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Wrong People Asking The Right Questions

Tuesday, October 16, 2007

So, where were we? Oh, that's right... The Bush administration has been running roughshod over the Rights of the American people by conducting secret surveillance programs on American's communications without court order. To make matters worse, American telephone companies have either been complicit in aiding the administration, or were forced to help. Either way, they are both guilty of violating our Rights.
Fed up with what appears to be a blossoming soft dictatorship, the American people have called upon their representatives in Congress to put an end to this rampant surveillance state. To that end, the House Energy and Commerce Committee has begun inquiries into what roles the telecommunications companies played in spying on Americans without warrants. And, on cue:
Three of the largest U.S. telephone companies declined to answer lawmakers' questions about Bush administration efforts to spy on Americans' phone calls and e-mails, saying the government forbade them from doing so.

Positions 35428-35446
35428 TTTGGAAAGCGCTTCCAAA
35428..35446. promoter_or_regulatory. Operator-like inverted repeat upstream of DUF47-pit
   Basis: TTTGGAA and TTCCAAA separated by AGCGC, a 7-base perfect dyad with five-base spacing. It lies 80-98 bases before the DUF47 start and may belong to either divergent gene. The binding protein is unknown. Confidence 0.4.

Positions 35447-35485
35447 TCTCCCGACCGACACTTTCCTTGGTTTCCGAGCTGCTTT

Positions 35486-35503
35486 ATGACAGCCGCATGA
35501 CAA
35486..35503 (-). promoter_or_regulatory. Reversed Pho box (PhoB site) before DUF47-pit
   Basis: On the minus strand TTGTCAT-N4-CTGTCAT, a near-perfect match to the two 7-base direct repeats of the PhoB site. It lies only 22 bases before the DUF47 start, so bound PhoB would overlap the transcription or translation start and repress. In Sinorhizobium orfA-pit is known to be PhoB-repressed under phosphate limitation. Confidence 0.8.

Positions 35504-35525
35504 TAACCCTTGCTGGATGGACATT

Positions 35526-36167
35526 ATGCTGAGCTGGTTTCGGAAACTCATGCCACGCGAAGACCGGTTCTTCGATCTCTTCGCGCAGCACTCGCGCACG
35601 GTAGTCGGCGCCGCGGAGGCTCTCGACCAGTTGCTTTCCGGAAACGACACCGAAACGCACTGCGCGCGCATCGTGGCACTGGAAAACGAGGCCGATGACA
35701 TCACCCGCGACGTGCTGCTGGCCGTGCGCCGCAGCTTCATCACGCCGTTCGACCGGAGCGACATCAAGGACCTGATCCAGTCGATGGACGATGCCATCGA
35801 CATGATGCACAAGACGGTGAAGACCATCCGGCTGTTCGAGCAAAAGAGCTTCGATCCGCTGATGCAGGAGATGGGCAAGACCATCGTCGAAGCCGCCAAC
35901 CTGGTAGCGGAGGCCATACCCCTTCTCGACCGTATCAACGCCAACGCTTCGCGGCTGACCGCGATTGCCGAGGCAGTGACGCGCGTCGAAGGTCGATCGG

Verizon and Qwest said the Justice Department prohibited them from offering any substantive comment on their roles in the spy program. AT&T said Director of National Intelligence Michael McConnell invoked the state-secrets privilege to prevent the carrier from commenting.
But that's not exactly right. You see, the telephone companies can talk, they just need to be asked by the right "people" in government. Those that are asking the questions of them right now are with the House Energy and Commerce Committee. They don't have the proper authority to receive the answers to the questions they're asking. Director of National Intelligence Michael McConnell's spokesman, Ross Feinstein, said the House and Senate Intelligence committees have the authority to oversee intelligence activities under the 1947 National Security Act.
It's a smokescreen. Our representatives can look like they're doing something about government run amok, but when they run into the inevitable brick wall, they can say to the American people, "We asked, but they refused to tell us. What more can we do? We can't make them talk." They knew from the outset that they had no authority to get answers to these types of questions from the phone companies. The whole thing is a circus to placate the people... and it's working.


Blogger Mark said...

Count the First Amendment as dead. When the Executive can issue unconstitutional orders that stifle speech and when the Supreme Court upholds such orders, we have a dictatorship. Actually, I'm wrong. It's not the First Amendment that's dead, it's the entire Constitution.

10:03 AM  

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